The Lo-Ellen Park Secondary School student grew up in a Christian family, and she struggled with wanting to still be part of her religious community, even though some church members had a problem with her sexual orientation.
Templeton has also been the target of derogatory comments from classmates at times. “I ignored them,” she said. “I said 'Whatever, you're so bigoted and simple-minded that you can't accept it.'”
But all in all, Templeton said she's found a supportive environment at Lo-Ellen and the high school in Kitchener, Ont. she attended until she moved to Sudbury last year.
She attributes that feeling of acceptance to the gay-straight alliance clubs at both schools.
“It's a good place to meet people who are also in the LGBT community,” Templeton said.
“It's also a great place to meet straight people who support you and to just find support. I find it's great for kids who either don't have the support at home or within their group of friends.”
Given the role gay-straight alliances have played in her social life, the teen said she was excited to help organize the Rainbow District School Board's Dare to Stand Out Conference, held Oct. 10 at Lo-Ellen.
The fifth annual conference — a gathering of about 150 members of the board's gay-straight alliances — featured guest speakers, workshops and even a dance in the evening.
Lo-Ellen teacher Patrick Barnholden, who co-ordinates the school's gay-straight alliance, said more and more high school and even elementary students are self-identifying as lesbian, gay, bisexual or transgendered (LGBT).
All of these students need support, thus the importance of the Dare to Stand Out Conference, he said.
There's generally been a “sea change” at the board's schools when it comes to supporting LGBT students since Barnholden joined Lo-Ellen's staff in 2001, although there are still detractors.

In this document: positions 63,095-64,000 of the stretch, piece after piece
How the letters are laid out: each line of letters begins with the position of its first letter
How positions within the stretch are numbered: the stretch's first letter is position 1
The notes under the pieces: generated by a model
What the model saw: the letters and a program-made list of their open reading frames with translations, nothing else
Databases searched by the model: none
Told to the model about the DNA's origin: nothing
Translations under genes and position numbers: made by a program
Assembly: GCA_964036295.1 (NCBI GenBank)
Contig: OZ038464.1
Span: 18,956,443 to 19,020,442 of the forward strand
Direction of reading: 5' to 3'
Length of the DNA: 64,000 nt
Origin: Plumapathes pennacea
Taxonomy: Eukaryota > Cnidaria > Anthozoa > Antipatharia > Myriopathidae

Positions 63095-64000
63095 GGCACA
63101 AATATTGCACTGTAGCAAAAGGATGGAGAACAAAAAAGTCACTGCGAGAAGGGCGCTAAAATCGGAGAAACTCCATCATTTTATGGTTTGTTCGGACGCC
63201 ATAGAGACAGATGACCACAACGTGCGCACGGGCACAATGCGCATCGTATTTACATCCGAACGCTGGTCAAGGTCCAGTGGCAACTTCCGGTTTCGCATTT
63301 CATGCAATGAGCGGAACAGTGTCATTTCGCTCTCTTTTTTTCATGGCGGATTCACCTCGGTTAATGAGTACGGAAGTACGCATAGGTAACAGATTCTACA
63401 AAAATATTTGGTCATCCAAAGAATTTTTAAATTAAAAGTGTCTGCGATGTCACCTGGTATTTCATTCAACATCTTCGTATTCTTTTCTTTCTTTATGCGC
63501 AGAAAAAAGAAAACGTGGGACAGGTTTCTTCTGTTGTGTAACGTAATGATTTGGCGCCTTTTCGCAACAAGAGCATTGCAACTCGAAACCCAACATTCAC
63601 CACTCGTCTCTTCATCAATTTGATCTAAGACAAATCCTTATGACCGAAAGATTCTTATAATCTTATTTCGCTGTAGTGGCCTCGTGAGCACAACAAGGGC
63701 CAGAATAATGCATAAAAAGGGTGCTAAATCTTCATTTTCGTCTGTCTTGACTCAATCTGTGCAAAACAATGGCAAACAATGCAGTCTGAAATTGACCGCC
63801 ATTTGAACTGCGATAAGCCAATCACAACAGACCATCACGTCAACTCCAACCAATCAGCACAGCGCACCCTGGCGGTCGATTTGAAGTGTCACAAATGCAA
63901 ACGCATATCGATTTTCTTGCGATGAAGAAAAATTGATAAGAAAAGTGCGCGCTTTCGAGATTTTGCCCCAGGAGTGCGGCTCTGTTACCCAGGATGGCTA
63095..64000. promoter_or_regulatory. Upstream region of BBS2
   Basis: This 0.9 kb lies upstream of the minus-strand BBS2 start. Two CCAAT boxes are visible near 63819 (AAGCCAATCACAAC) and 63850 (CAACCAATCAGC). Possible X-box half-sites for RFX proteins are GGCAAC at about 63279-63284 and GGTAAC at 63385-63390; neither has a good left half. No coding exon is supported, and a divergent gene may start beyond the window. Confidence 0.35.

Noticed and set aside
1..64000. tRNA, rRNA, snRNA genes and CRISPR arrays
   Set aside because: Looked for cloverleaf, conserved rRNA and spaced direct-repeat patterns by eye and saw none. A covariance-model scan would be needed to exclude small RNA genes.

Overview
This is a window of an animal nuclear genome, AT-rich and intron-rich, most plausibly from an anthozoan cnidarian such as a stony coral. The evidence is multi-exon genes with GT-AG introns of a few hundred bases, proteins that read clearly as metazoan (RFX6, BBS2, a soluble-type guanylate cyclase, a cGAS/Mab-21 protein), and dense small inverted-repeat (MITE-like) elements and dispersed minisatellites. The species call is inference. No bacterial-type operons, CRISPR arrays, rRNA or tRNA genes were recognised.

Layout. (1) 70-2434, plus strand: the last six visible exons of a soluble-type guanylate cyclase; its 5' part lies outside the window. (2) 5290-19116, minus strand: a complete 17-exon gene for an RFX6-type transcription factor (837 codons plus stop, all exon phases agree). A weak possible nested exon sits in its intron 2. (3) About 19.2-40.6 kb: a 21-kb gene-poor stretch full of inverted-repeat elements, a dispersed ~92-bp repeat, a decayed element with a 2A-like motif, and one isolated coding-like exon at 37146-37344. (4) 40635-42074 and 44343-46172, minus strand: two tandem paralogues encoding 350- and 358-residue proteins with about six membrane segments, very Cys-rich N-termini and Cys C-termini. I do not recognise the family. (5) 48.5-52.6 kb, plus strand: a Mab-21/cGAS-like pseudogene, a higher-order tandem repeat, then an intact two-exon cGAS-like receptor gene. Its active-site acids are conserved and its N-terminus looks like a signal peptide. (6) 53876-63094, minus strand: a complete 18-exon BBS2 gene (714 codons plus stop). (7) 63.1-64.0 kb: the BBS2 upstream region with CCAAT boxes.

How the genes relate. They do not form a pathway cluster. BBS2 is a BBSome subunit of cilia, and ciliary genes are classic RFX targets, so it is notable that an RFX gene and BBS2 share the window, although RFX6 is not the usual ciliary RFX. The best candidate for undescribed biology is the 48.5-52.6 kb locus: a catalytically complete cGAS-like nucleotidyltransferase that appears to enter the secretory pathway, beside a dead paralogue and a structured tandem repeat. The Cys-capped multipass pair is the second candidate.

“I remember the very first month I worked here there was a dance,” he said.
“A teacher came to me, concerned that two boys were dancing together. Tonight we're having our first dance sponsored by the gay-straight alliance, the first one in Sudbury. That's easy to do now, but it would not have been possible 12 years ago.”
The conference was co-sponsored by Jer's Vision, an organization founded by Jeremy Dias.
After coming out of the closet at his Sault Ste. Marie high school, Dias faced homophobia and racism from classmates. Worse still, school officials didn't know what to do to help, and were even sometimes discriminatory themselves.
He ended up taking the school board to court, and used the $5,000 he won there to start Jer's Vision, an organization that works with schools to stop bullying and discrimination.
“I think it's been a really amazing opportunity to get to work with youth and empower them to make a difference in their schools,” Dias said.
Although schools have done a lot of work to stop bullying, he said the issue isn't going to be solved simply by students wearing pink on Anti-Bullying Day or by administrators putting up posters.
“It's really about immersing yourself into cultures and communities, being empathetic and learning how to be nice to people,” he said.
The keynote speaker at the conference was Teddy Syrette, who is also a Sault Ste. Marie native.
When Syrette was attending high school 10 years ago, he was picked on for being gay and First Nations so much that he dropped out of school four times, and never ended up graduating.
“I was physically hit, kicked, pushed, spit on,” Syrette said. “I got death threats in my desk and lockers saying 'Die fag die' in high school.”
This kind of abuse caused him feelings of self-hatred. He said he wants the students attending the conference to know it's OK to be different.
He said he was saved by getting involved in community theatre, where he learned more about himself. He eventually ended up attending and graduating from Sault College's social service worker program.
“If there was the support there is now in high schools 10 years ago, I probably never would have dropped out,” he said. “But then, I wouldn't be here today.”
For more information about Jer's Vision, visit www.jersvision.org.